Kubernetes is the most recent ubiquitous open source software that seems to be well supported. Its still missing the ‘benevolent dictator’ – personality like Bill Joy or Richard Stallman or Linus Torvalds to drive its direction. Perhaps its ‘Google’ not a single person?  Using  the same criteria above  – Open Stack has the challenge of missing that ‘benevolent dictator’. Extending beyond Kubernetes, it will be interesting to see the evolution and adoption of containers+kubernetes vs the evolution of new computing frameworks like Lamda (functions etc). Is it time to consider an ‘open’ version of Lambda.

Regardless of all of these framework and API debates and open vs closed –  one observation:

Is Open Cloud really ‘Open Data’ as Data is the new oil that drives the whole new category of computing in the cloud. Algorithms and APIs will eventually open up. But Data can remain ‘closed’ and that remains a key value especially in the emerging ML/DL space.

Time will tell.

1987 – 2017: SPARC Systems & Computing Epochs


30 Years of SPARC systems is this month in July’1987 when Sun 4/260 was launched.  A month before,  I started my professional career at Sun – to be exact June 15, 1987. 16+ years of my professional life was shaped by Sun, SPARC, Systems and more importantly the whole gamut of innovations that Sun did from chips to systems to operating systems to programming languages, covering the entire spectrum of computing architecture. I used to pinch myself for getting paid to work at Sun.  It was one great computer company that changed computing landscape.




The SPARC story starts with Bill Joy without whom Sun would not be in existence (Bill was the fourth founder, though) as he basically drove re-inventing computing systems at Sun and thus the world at large.  Bill drove  technical direction of computing at Sun and initiated many efforts – Unix/Solaris, Programming languages, RISC to name a few.  David Patterson (UC Berkeley, now at Google) influenced the RISC direction. [David advised students who changed the computing industry and seems like he is involved with the next shift with TPUs @ Google – more later]. I call out Bill amongst the four (Andy Bechtolsheim, Scott Mcnealy, Vinod Khosla) in this context as without Bill, Sun would not have pulled the talent – he was basically a big black hole that sucked all talent across the country/globe. Without that talent, the innovations and the 30 year history of computing would not have been possible. A good architecture is one that lives for 30 years. This one did. Not sure about the next 30. More on this later. Back then, I dropped my PhD on AI (was getting disillusioned with then version of AI) for a Unix on my desktop and Bill Joy. Decision was that simple.

From historic accounts, the SPARC sytem initiative started in 1984. I joined Sun when the Sun 4/260 (Robert Garner was the lead) was going to be announced in July. It was  VME based backplane built both as a pedestal computer (12 VME boards) as well as rack mount system replaced then Sun 3/260 and Sun 3/280.  It housed the first SPARC chip (Sunrise) built out from gate arrays with Fujitsu.


This was an important product in the modern era of computing (198X-201X). 1985-87 was  the beginning of exploitation of Instruction level parallelism (ILP) with RISC implementations from Sun and MIPS. IBM/Power followed later, although it was incubated within IBM earlier than both . The guiding principles being, compilers can do better than humans and can generate code that is optimal and simpler with the  orthogonal instruction set. The raging debate then was “can compilers beat humans in generating code for all cases”?. It was settled with the dawn of the RISC era. This was the  era when C (Fortran, Pascal, ADA were other candidates) became the dominant programming language and compilers were growing leaps and bounds in capabilities. Steve Muchnik led the SPARC compilers, while Fred Chow did with MIPs. Recall the big debates about register windows (Bill even to-date argues about the decision on register windows) and code generation.  In brief it was the introduction of pipelining, orthogonal instruction sets and compilers (in some sense compilers were that era’s version of today’s rage in “machine learning” where machines started to outperform human ability to program and generate optimized code).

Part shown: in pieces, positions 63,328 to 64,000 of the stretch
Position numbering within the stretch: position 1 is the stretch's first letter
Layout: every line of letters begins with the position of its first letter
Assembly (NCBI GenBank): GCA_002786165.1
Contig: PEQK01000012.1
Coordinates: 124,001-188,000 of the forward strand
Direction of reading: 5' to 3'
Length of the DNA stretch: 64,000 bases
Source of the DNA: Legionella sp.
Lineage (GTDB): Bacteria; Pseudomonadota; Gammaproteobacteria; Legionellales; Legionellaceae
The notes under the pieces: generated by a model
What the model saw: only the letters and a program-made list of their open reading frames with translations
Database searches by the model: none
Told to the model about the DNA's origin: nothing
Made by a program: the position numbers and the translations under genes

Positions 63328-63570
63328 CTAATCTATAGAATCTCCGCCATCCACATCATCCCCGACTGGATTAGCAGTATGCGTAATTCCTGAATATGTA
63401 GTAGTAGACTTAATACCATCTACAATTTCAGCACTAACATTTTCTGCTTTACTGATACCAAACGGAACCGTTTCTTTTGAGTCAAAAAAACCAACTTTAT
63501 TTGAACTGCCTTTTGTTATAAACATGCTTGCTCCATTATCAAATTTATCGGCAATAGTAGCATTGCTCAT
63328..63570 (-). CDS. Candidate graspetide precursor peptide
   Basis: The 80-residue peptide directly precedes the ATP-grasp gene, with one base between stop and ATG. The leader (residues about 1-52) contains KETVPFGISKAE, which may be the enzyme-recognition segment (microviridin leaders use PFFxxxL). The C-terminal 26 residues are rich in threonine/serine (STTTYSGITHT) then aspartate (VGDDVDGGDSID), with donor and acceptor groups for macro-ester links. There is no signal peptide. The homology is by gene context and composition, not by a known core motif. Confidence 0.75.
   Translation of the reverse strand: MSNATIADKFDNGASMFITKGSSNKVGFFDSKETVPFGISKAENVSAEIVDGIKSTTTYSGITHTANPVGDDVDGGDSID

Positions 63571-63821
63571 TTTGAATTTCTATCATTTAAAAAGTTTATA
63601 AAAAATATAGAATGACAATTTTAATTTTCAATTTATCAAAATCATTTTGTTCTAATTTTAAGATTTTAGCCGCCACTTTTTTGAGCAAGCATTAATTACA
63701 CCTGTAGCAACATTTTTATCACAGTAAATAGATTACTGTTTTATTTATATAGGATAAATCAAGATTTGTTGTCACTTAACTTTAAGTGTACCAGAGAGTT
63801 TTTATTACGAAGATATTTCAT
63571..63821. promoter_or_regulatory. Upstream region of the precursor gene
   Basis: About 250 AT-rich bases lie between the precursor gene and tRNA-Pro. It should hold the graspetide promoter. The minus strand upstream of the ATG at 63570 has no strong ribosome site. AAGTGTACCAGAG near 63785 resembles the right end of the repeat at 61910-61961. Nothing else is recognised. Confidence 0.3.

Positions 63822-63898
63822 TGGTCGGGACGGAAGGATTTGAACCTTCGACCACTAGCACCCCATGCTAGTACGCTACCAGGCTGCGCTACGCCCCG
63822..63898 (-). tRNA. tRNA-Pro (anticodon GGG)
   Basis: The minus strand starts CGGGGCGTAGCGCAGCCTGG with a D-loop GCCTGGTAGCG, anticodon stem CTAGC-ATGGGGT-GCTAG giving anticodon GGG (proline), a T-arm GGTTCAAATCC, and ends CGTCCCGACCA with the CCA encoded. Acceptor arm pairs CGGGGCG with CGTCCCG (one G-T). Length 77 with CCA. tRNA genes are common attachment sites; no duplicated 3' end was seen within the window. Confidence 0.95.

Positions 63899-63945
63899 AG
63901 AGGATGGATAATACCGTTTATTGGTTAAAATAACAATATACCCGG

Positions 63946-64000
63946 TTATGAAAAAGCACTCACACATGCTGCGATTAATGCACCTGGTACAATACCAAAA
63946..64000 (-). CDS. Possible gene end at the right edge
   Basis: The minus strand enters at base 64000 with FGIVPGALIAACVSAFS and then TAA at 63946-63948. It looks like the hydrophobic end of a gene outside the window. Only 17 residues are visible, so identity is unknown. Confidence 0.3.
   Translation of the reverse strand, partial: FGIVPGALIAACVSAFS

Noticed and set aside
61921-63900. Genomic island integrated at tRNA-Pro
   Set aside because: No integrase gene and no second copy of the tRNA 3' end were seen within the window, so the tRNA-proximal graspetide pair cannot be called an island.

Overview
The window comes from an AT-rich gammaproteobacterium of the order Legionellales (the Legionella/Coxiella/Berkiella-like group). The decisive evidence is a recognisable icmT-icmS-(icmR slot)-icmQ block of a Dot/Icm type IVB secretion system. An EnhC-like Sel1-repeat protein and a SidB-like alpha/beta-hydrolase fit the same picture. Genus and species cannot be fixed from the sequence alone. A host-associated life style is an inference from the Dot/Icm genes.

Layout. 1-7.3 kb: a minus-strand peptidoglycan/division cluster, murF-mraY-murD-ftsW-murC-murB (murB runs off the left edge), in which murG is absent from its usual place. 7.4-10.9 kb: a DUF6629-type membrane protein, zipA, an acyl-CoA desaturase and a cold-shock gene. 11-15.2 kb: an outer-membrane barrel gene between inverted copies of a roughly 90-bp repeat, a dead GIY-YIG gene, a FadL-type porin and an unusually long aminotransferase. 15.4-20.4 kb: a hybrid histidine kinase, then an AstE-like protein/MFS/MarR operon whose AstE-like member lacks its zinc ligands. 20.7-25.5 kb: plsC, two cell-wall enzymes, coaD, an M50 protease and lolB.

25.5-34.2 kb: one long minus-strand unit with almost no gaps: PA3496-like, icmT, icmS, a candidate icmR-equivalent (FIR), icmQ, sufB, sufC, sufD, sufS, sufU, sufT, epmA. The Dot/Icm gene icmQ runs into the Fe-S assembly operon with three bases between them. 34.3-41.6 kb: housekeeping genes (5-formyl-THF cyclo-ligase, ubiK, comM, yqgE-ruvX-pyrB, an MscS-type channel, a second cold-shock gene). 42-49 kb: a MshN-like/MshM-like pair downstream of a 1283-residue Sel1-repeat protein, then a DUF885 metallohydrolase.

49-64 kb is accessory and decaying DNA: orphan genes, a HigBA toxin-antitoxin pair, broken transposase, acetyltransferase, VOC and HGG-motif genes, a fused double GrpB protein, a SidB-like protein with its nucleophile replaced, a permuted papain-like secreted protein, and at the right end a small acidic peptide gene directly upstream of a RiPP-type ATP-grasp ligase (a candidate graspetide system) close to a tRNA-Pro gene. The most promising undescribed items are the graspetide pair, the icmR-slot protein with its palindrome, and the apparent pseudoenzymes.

There were many categories enabled by Sun and the first SPARC system.

  1. The first chip was implemented in a gate array, which was more cost effective as well as faster TTD (Time to Design). The fabless semiconductor was born out of this gate array model and eventually exploited by many companies. A new category emerged in the semiconductor business.
  2. EDA industry starting with Synopsys and their design compiler were enabled and driven by Sun. Verilog as a language for hardware was formalized. It was an event driven evaluation model. Today’s reactive program is yesterday’s verilog (not really, but making a point here that HDL forever was event driven programming).
  3. Create an open eco-system of (effectively free) licensable architecture. It was followed by Opensource for hardware (OpenSPARC) which was a miserable failure.

The first system was followed by the pizza box (SPARCstation 1) using the Sunrise chip. Series of systems innovations were delivered with associated innovations in SPARC.

  1. 1987 Sun4/260 Sunrise – early RISC (gate array)
  2. 1989 SPARCstation 1 (Sunray) – Custom RISC
  3. 1991 Sun LX  (Tsunami) – First SoC
  4. 1992 SPARCstation 10 (Viking) – Desktop MP
  5. 1992 SPARCserver (Viking) – SMP servers
  6. 1995 UltraSPARC 1, Sunfire (Spitfire) – 64 bit, VIS, desktop to servers
  7. 1998 Starfire (Blackbird), Sparcstation 5 (Sabre) – Big SMP
  8. 2001 Serengeti (UltraSPARC III) – Bigger SMP
  9. 2002 Ultra 5 (Jalapeno) – Low Cost MP
  10. 2005 UltraSPARC T-1 (Niagara) – Chip Multi-threading
  11. 2007 UltraSPARC T-2 – Encryption co-processor
  12. 2011 SPARC T4
  13. 2013 SPARC T5, M5
  14. 2015 SPARC M7 (Tahoe)